RNA World bioinformatics project to analyze RNA molecules

3 Jan 2013 Marburg - The RNA World project, sponsored by Rechenkraft.net, seeks to identify, analyze, structurally predict and design RNA molecules on the basis of established bioinformatics software.

RNA World (beta) is a distributed supercomputer that uses Internet-connected computers to advance RNA-related research. You can participate by downloading and running a free programme on your computer.

RNA World (beta) is based at the Rechenkraft.net e.V. research facility located in Germany.

In contrast to classical bioinformatic approaches, RNA World does not rely on individual desktop computers, web servers or supercomputers. Instead, it represents a continuously evolving cluster of world-wide distributed machines of any type. As such, RNA World is very heterogenous and, depending on the sub-project, currently addresses Internet-connected computers running Linux, Windows and OSX operating systems - your computer could be an important part of it. The fact that hardware and electricity costs are shared among the volunteer contributors raises the possibility of performing interesting analyses which under economical aspects would often not be affordable. In return, RNA World is not for profit, exclusively uses open source code and will make its results available to the public.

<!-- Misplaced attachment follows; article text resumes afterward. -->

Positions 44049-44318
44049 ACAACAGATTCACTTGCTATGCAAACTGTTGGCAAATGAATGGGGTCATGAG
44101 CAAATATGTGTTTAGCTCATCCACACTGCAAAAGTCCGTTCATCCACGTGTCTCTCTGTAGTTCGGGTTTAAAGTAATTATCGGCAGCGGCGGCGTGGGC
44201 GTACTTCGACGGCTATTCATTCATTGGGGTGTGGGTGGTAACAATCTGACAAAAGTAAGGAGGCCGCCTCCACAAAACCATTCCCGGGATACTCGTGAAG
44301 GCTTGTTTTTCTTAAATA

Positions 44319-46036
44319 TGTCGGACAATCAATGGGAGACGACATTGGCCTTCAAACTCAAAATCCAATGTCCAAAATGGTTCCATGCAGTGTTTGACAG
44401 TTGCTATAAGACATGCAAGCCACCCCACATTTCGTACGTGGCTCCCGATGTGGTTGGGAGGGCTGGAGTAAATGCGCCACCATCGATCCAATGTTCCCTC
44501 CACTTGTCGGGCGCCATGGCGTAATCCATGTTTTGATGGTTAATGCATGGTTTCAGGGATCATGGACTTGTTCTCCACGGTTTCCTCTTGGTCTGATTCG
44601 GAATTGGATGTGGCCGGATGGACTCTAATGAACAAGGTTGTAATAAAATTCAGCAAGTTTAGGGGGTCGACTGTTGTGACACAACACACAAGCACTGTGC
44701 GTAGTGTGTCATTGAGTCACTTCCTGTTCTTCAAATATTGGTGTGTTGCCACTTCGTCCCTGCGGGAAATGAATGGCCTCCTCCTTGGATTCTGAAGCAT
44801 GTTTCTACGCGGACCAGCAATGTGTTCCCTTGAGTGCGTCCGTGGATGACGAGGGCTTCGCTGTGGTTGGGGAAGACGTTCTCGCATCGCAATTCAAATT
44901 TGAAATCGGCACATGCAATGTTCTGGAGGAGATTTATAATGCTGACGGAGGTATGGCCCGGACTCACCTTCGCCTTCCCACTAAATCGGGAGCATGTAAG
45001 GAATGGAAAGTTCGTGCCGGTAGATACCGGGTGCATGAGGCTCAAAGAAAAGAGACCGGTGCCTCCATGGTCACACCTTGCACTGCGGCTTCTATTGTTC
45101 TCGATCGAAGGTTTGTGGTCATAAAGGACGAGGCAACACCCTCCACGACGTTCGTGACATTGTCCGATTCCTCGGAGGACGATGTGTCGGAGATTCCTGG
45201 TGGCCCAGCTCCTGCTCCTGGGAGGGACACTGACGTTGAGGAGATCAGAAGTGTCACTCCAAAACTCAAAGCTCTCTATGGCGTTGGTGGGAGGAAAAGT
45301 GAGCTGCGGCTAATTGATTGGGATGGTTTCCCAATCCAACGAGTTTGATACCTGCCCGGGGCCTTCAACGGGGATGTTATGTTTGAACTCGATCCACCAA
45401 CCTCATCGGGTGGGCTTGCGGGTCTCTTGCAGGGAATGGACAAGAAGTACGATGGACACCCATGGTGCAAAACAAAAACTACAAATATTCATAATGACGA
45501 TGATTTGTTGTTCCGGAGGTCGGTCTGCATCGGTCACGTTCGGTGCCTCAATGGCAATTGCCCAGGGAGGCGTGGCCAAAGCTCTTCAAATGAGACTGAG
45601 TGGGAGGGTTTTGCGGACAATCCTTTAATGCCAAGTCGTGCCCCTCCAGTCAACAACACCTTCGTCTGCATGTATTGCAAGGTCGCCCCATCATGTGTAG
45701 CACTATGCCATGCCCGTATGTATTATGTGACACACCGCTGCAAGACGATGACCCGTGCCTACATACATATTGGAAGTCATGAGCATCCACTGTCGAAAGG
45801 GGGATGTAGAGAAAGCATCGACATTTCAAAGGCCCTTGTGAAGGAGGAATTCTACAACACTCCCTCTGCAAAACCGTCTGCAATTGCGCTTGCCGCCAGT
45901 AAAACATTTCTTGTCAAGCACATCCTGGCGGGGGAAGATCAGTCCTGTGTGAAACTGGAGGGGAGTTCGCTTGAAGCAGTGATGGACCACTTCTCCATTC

In its present form, RNA World runs a fully automated high-throughput analysis software version of Infernal, a program suite originally developed in Sean Eddy's laboratory for the systematic identification of non-coding RNAs. The goal of this RNA World sub-project is to systematically identify all known RNA family members in all organisms known to date and make the results available to the public in a timely fashion. With your help, Rechenkraft.net also aims at supplying established bioinformatic databases such as Rfam with the results to help reduce their future maintenance costs.

In contrast to other distributed and grid computing projects, the RNA World developers are currently designing generalized user interfaces that, in parallel to the projects Rechenkraft.net's own research team is following up, allow non-associated individual scientists to submit their own projects in a manner similar to using a web server interface - of course, free of cost.

More information is available at http://www.rechenkraft.net
Source: BOINC